AP story here. Opinion here.
On summary judgment, Judge Koeltl ruled that "[e]ach of the Prince Series works may reasonably be perceived to be transformative of the Goldsmith Prince Photgraph. … [H]er photographic work centers on helping others formulate their identities … Her photoshoot illustrated that Prince is 'not a comfortable person' and that he is a 'vulnerable human being.' [Her photograph] reflects these qualities. Warhol's Prince Series, in contrast, can reasonably be perceived to reflect the opposite. … [They] can reasonably be perceived to have transformed Prince from a vulnerable, uncomfortable person to an iconic, larger-than-life figure. The humanity Prince embodies in Goldsmith's photograph is gone."
He concludes: "In sum, the Prince Series works are transformative. They 'have a different character, give Goldsmith's photograph a new expression, and employ new aesthetics with creative and communicative results distinct from Goldsmith's.' See [Prince v. Cariou], 714 F. 3d at 708. They add something new to the world of art and the public would be deprived of this contribution if the works could not be distributed."
I think there are two ways to read the decision -- one as a kind of non-event and the other as quite radical.
The non-event perspective is this Judge saw this particular use as transformative. If you put the same facts before another judge -- one who somehow missed Prince's transformation from vulnerable person to larger-than-life figure -- the result could very easily have gone the other way. On this reading, there's still no way to have any confidence about how any given fair use case will be decided.
The more radical reading would emphasize the weight Judge Koeltl (quietly) puts on the words "reasonably perceived." That is, he sets the table for his transformativeness discussion by saying "the Court must 'examine how the [Prince Series works] may "reasonably be perceived" in order to assess their transformative nature'" (quoting Prince v. Cariou quoting the Supreme Court's Campbell decision). From there, he then goes on to talk about, as I mention above, how the Warhol works "may reasonably be perceived" -- i.e., not that it's the only way they may be perceived, or even the most persuasive way they may be perceived. Just that it's a reasonable interpretation of the work. On this reading, as long as you can make a reasonable, good faith case that your work is transformative (even if there are other interpretations in which it's not), it's fair use. I have no idea if that's what Judge Koeltl intended here, but if that became the new test for transformativeness, that would not be a non-event. It would be transformative.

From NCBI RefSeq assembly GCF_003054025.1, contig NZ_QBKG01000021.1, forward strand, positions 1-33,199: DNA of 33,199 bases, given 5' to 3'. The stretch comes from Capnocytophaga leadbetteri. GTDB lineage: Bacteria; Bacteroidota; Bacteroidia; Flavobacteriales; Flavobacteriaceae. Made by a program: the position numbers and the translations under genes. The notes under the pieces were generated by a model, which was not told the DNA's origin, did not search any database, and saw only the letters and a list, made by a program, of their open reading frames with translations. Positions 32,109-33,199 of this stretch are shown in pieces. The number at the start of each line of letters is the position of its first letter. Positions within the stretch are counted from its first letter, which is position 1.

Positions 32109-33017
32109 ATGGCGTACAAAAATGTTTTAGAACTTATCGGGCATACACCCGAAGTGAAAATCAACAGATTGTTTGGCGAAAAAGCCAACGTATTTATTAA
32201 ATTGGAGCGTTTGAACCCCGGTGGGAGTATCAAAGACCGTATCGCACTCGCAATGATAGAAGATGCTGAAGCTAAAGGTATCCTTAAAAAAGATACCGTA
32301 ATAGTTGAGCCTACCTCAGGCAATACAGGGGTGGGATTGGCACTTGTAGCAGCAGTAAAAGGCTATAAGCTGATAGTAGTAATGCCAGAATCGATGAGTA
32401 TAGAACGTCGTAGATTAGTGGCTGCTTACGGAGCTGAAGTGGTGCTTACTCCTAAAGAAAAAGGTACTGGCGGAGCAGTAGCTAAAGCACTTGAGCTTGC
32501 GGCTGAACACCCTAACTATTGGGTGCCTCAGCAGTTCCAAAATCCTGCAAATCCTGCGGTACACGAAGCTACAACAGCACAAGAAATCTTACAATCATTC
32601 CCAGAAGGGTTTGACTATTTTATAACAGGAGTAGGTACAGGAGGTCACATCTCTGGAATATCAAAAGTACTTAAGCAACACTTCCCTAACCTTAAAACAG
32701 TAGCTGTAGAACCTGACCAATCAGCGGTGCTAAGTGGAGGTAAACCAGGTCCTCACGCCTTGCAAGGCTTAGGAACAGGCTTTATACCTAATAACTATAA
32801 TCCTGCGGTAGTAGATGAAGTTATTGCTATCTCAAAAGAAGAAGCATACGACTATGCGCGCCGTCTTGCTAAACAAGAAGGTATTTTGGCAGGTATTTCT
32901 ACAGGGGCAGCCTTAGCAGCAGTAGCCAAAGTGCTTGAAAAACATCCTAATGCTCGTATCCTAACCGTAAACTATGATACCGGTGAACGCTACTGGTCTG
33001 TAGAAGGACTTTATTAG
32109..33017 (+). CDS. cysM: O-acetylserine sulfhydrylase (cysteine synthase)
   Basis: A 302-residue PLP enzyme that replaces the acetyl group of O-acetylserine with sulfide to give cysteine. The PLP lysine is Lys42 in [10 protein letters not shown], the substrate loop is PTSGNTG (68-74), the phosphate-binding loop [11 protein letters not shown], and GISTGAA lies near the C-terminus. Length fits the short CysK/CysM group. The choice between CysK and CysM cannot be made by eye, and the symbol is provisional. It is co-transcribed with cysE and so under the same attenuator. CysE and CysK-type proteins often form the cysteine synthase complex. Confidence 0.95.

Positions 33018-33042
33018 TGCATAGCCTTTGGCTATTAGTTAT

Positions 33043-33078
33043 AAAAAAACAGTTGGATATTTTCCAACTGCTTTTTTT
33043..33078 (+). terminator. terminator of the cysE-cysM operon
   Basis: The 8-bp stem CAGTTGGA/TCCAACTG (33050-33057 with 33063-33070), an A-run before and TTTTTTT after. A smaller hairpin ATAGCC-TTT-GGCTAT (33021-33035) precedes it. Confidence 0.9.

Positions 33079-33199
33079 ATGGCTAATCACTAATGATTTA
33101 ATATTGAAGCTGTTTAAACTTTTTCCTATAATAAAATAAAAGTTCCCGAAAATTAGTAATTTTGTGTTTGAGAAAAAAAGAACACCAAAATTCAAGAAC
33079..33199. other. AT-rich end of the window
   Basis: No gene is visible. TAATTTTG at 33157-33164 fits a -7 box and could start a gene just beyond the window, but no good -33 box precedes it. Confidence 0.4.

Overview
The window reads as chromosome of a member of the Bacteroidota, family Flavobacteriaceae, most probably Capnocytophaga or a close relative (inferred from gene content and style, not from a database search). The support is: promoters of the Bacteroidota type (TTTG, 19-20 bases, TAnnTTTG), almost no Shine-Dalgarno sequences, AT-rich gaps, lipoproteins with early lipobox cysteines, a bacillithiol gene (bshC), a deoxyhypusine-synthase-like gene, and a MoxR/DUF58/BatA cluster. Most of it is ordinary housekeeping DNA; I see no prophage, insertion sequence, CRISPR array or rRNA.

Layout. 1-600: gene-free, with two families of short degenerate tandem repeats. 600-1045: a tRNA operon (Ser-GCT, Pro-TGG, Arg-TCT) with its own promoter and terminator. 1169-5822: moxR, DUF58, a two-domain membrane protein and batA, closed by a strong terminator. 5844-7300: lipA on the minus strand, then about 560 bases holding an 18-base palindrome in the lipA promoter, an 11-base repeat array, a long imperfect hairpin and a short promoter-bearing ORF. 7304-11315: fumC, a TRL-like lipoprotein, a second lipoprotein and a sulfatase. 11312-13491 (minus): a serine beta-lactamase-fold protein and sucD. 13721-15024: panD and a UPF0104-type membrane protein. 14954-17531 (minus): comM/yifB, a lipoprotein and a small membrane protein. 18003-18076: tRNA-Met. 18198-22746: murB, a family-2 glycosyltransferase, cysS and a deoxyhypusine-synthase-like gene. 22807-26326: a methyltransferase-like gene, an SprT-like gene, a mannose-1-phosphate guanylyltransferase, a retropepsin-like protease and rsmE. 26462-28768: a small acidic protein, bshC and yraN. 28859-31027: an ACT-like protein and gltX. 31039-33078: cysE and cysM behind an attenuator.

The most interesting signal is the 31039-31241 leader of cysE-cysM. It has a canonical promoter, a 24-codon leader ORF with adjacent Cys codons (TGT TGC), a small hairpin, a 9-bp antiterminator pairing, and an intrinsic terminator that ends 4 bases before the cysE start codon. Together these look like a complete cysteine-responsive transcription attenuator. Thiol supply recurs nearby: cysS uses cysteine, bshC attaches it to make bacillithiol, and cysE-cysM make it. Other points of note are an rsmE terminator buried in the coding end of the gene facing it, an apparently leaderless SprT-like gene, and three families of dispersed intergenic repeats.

Brian Frye says it's the "[r]ight outcome, but if the excerpt is any indication, I'm not thrilled about the analysis. I don't love the idea of judges playing art critics any more than Holmes did."
Kevin Casini agrees: "This analysis seems to hinge on an EXTREMELY subjective understanding of an artist's works and I suspect this judge is an art aficionado/collector. No thanks."